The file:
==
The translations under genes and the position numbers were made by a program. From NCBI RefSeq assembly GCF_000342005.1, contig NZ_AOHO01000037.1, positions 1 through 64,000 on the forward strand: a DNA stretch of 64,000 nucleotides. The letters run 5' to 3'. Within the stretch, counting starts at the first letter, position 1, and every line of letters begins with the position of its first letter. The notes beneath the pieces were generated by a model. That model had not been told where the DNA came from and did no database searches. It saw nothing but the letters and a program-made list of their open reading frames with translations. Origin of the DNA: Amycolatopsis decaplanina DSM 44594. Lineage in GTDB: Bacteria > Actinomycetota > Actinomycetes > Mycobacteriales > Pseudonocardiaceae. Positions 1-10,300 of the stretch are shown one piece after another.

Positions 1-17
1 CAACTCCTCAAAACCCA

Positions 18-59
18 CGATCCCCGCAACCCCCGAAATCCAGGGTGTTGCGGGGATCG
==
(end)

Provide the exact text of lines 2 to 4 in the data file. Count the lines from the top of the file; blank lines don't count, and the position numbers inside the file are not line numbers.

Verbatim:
Positions 1-17
1 CAACTCCTCAAAACCCA

Positions 18-59